Yi Sub Kwak
Dong-Eui University, South Korea
PURPOSE: It is well known that physical activity is beneficial for people with positive results for physical status and mental wellbeing. However, physical exercise decrease the immune response and may induce a allergy anaphylaxis at some situation as follows. A common example is exercise-induced asthma, exercise-induced urticaria, exercise-induced anaphylaxis and FDEIAn. Generally, anaphylaxis is a severe, potentially fatal, hypersensitivity reaction of rapid onset. It is a dramatic clinical emergency. Actually, there are lots of etiologic factors of anaphylaxis, the principal immunologic triggers are foods, insect stings, and drugs. In recent, physical exercise is also related with the anaphylaxis.
In this paper, we present the current views of physiological mechanisms underlying physical anaphylaxis within the context of exercise immunology. we also deals with a detailed 2 kinds of EIA (exercise-induced asthma, exercise-induced anaphylaxis) and exercise prescription and medical treatment for exercise-induced asthma, exercise-induced anaphylaxis and CU (chronic urticaria).
METHODS: At first, we analyzed and presented the causes, symptoms, pathophysiology, testing, treatment and prescription of exercise-induced asthma, exercise-induced urticaria, exercise-induced anaphylaxis and FDEIAn through many experiments and references.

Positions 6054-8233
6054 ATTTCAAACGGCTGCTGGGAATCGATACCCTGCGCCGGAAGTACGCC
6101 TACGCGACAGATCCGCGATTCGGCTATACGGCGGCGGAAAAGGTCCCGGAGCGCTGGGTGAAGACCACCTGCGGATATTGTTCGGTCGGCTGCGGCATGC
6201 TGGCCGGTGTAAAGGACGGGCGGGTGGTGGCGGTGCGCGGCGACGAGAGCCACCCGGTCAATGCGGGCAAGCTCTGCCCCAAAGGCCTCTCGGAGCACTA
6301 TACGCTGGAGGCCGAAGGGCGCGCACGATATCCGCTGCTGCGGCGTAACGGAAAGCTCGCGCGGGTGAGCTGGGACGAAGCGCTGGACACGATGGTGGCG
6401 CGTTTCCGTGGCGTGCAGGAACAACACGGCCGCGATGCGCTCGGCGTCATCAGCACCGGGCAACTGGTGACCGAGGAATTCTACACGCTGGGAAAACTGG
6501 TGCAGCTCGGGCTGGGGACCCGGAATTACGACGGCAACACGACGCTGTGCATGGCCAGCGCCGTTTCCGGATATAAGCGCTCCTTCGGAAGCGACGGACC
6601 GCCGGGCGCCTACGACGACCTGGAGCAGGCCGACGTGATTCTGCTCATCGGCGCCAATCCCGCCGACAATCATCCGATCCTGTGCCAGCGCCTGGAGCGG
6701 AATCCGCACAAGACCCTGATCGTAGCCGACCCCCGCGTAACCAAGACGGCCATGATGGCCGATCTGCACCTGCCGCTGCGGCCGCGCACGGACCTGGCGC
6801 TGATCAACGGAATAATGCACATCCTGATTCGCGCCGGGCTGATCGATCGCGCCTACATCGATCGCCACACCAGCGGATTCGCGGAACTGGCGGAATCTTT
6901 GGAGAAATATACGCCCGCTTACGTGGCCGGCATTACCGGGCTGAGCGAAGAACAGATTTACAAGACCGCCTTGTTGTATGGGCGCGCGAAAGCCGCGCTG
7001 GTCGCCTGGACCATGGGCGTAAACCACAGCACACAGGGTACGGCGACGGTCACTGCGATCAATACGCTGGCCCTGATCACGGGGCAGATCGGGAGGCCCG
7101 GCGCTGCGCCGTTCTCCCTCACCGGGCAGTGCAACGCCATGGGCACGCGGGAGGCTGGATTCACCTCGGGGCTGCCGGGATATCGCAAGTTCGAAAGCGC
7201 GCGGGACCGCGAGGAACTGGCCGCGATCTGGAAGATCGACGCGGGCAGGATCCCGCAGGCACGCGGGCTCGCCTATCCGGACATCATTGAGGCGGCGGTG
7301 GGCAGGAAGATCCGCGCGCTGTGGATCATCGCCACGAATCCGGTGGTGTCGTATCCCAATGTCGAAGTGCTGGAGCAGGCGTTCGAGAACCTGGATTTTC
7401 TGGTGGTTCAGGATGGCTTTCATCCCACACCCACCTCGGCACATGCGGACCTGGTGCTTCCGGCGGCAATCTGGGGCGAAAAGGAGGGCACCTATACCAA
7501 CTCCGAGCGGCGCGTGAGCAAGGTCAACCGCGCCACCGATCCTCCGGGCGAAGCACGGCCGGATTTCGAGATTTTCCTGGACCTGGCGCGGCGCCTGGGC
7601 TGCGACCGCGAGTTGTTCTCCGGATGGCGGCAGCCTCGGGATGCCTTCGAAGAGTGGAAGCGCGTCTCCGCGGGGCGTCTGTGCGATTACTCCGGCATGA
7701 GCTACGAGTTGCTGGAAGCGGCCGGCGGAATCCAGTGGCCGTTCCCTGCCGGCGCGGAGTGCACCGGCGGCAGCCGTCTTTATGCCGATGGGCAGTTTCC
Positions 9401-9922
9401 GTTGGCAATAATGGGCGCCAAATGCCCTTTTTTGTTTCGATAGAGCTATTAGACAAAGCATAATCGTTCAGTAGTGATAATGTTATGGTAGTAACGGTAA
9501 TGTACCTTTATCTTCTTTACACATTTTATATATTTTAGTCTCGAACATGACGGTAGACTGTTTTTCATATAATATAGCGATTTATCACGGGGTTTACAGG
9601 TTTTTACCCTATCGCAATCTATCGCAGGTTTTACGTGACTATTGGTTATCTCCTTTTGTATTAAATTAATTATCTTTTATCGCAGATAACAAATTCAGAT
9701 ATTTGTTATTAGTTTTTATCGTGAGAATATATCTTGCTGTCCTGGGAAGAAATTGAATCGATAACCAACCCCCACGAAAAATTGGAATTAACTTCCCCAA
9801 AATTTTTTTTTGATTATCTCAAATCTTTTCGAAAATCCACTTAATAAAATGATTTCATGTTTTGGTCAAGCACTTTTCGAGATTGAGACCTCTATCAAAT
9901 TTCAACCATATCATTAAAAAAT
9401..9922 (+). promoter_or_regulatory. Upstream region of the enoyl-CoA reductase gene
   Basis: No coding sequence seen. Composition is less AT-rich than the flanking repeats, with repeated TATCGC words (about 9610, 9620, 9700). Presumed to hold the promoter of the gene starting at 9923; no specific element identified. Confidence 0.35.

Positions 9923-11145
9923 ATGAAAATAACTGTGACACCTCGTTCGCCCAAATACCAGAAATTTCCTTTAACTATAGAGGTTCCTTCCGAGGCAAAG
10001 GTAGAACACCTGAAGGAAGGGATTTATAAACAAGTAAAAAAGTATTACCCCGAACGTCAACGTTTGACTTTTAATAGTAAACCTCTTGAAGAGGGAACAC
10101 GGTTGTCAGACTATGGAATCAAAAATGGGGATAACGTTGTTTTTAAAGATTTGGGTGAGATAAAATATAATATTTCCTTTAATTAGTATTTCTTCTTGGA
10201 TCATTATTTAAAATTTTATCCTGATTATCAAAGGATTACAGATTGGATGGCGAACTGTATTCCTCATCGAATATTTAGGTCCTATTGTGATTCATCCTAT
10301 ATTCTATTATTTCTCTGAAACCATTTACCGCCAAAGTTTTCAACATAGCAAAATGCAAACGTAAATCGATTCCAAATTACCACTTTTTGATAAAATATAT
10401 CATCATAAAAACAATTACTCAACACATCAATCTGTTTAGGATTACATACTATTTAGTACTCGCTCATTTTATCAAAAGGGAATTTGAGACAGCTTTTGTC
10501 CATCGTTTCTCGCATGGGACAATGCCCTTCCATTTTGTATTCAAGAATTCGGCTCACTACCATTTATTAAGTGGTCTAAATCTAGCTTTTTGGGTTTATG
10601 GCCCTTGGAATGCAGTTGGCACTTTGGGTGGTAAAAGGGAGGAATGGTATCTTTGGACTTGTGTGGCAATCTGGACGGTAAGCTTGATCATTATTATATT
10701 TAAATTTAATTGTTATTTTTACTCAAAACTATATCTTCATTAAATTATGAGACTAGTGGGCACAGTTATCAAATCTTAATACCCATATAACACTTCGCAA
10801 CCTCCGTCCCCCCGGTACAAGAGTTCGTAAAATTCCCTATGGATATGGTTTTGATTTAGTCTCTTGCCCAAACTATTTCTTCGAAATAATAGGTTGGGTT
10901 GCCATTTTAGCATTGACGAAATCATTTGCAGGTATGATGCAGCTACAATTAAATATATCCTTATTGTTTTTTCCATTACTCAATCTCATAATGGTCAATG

RESULTS: Exercise-induced asthma is a typical asthmatic attack which follows a strenuous exercise lasting 5 to 10 minutes in circumstances of dry and cold air situation. Avoid of exercise in that conditions and drug treatment (beta-2 adrenergic aseveralgonists) must preferentially be preventive.
Physical urticarias are a unique subgroup of CU in which patients develop urticaria secondary to environmental stimuli.
Common triggers include cold and heat temperature, water, sunlight and even physical exercise. it is responsible for approximately 20-30% of all cases of chronic urticaria.
FDEIAn is induced by different types and various intensities of physical exercise, and this is distinct from food allergy. It is useful to test both iseveraln vivo and in vitro an extensive panel of foods. Avoidance of allergeniseveralc foods for at least 4 h before exercise has prevented further episodes in all our patients with specific FDEIAn.
CONCLUSIONS: It is concluded that anaphylaxis remains a continuous challenge for the diagnosis and treatment. The adequate management of anaphylaxis requires rapid diagnosis, implementation of primary and secondary prevention measures, and immediate administration of subcutaneous epinephrine. Furthermore, patient education is necessary to heighten awareness of the sign and symptoms of 2 kinds of EIA and FEDIAn.